Dionne: How Trump’s latest pro-life announcement is just another vehicle for Republican power

Washington Post columnist E.J. Dionne writes in his column on Tuesday that the Republican-controlled Congress is the last vestige of an ideological party that will not rest until it has pulled every lever of government power to aid its Christian conservative base.

In this context, he writes, President Trump’s announcement on Thursday that the federal government will no longer fund so-called conversion therapy for minors is sure to be celebrated by Republicans. That’s because Trump himself subscribes to the religious conservatism that is the public face of the Republican Party — which is not, in my view, the whole story.

For starters, it’s important to understand that Trump’s announcement on conversion therapy is hardly a game-changer. More importantly, it can be readily understood as only one more of the ways Trump’s ascendance has exposed the limits of Republican power.

The U.S. government could, and should, fund family planning programs and provide health care services, including education, to all Americans, regardless of their income. Instead, it largely shies away from such efforts. Trump was elected promising more of what these programs have proved they can provide. Yet the Republican Congress has so far refused to comply.

Further, despite the arrival of the first African-American president and the Democrats’ control of every branch of government, Republican majorities in Congress continue to push policies that negatively affect blacks.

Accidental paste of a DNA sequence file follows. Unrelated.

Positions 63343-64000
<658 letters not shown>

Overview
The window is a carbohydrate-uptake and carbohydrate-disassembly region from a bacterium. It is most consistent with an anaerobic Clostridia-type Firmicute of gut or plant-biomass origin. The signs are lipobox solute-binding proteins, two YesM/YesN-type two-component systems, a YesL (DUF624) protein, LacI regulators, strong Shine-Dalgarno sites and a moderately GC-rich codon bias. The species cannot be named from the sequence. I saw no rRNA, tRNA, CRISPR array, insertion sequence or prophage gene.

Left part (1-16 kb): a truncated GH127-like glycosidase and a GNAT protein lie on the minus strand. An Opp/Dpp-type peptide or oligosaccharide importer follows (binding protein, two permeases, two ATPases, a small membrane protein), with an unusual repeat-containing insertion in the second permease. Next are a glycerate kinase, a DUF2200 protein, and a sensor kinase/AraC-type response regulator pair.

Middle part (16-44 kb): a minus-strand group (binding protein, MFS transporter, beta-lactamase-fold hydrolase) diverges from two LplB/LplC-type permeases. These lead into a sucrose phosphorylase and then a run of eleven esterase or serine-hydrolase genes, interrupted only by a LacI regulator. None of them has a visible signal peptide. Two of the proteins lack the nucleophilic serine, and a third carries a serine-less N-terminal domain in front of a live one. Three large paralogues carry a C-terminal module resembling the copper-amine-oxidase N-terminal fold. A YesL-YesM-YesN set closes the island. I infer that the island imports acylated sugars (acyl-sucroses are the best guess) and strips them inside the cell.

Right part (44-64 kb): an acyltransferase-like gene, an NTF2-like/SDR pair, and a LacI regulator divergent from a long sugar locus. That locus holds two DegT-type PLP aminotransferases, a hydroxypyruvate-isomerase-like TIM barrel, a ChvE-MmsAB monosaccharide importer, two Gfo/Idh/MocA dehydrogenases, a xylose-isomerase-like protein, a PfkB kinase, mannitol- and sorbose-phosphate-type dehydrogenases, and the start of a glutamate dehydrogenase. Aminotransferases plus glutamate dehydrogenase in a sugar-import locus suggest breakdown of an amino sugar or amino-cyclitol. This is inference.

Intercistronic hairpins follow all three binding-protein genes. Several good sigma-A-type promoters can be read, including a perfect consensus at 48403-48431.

Other radical measures have gone unopposed. The Trump administration has declined to enforce laws against discrimination based on sexual orientation and gender identity. It has repealed a rule to cut back on offshore drilling and has endorsed a course of action to turn Medicaid into an unfunded entitlement program.

All of this is a very long way of saying, of course, that even without the Trump administration, the Republican Congress is looking increasingly powerless, let alone interested in the public good.

But by discussing the limits of Republican power, Dionne is in many ways telling us a different story: that of a majority party whose leaders, despite holding executive and legislative authority, remain committed to the views of the electorate in the far-right ends of the political spectrum.

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